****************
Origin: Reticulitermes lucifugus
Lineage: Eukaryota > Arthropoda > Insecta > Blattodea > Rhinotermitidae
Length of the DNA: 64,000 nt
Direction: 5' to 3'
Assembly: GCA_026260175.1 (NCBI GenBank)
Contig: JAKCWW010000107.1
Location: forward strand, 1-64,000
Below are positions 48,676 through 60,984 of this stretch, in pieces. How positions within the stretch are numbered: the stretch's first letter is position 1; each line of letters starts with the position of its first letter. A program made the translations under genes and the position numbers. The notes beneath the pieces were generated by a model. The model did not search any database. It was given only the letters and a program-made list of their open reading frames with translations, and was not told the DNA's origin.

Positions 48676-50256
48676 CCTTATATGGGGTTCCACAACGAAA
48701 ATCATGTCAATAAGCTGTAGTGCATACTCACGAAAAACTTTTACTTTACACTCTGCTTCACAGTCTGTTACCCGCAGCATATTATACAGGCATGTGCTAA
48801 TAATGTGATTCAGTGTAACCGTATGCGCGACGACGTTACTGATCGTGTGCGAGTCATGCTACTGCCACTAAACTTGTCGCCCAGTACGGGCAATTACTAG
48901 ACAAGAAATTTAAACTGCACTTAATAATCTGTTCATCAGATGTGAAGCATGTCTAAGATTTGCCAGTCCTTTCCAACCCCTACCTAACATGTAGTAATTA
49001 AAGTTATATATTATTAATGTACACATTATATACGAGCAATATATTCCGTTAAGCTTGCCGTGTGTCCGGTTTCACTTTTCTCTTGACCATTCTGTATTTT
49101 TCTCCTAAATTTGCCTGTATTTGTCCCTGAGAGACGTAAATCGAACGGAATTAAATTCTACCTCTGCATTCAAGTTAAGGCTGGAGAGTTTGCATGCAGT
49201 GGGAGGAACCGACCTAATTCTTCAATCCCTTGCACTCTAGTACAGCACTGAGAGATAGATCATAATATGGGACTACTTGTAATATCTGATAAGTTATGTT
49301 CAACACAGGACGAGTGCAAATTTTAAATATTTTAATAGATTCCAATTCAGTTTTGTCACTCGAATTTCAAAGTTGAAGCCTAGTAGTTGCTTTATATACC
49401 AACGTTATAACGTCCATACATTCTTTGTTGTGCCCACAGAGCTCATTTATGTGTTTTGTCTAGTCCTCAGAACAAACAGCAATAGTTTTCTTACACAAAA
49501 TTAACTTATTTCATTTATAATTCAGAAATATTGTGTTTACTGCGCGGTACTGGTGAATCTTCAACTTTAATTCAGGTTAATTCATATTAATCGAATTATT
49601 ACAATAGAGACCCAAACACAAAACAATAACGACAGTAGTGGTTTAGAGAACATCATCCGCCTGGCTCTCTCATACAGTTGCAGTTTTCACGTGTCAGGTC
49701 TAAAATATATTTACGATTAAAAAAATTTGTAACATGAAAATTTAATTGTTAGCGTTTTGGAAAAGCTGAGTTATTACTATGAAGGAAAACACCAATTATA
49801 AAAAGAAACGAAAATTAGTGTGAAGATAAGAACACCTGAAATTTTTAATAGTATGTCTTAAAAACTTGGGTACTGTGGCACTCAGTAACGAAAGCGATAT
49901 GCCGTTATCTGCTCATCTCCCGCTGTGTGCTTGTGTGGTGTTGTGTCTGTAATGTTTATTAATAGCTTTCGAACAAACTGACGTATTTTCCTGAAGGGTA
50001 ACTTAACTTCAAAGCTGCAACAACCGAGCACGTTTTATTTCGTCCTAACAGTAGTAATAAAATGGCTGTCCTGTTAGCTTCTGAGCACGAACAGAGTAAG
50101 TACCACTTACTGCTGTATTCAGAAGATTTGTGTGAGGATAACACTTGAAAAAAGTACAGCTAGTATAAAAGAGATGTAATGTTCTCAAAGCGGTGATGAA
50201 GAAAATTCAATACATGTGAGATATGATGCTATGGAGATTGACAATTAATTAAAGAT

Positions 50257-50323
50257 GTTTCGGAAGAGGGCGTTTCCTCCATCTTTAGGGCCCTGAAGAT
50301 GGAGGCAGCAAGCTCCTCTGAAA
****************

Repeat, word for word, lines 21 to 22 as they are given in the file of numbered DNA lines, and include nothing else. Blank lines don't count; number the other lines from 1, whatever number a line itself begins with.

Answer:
49701 TAAAATATATTTACGATTAAAAAAATTTGTAACATGAAAATTTAATTGTTAGCGTTTTGGAAAAGCTGAGTTATTACTATGAAGGAAAACACCAATTATA
49801 AAAAGAAACGAAAATTAGTGTGAAGATAAGAACACCTGAAATTTTTAATAGTATGTCTTAAAAACTTGGGTACTGTGGCACTCAGTAACGAAAGCGATAT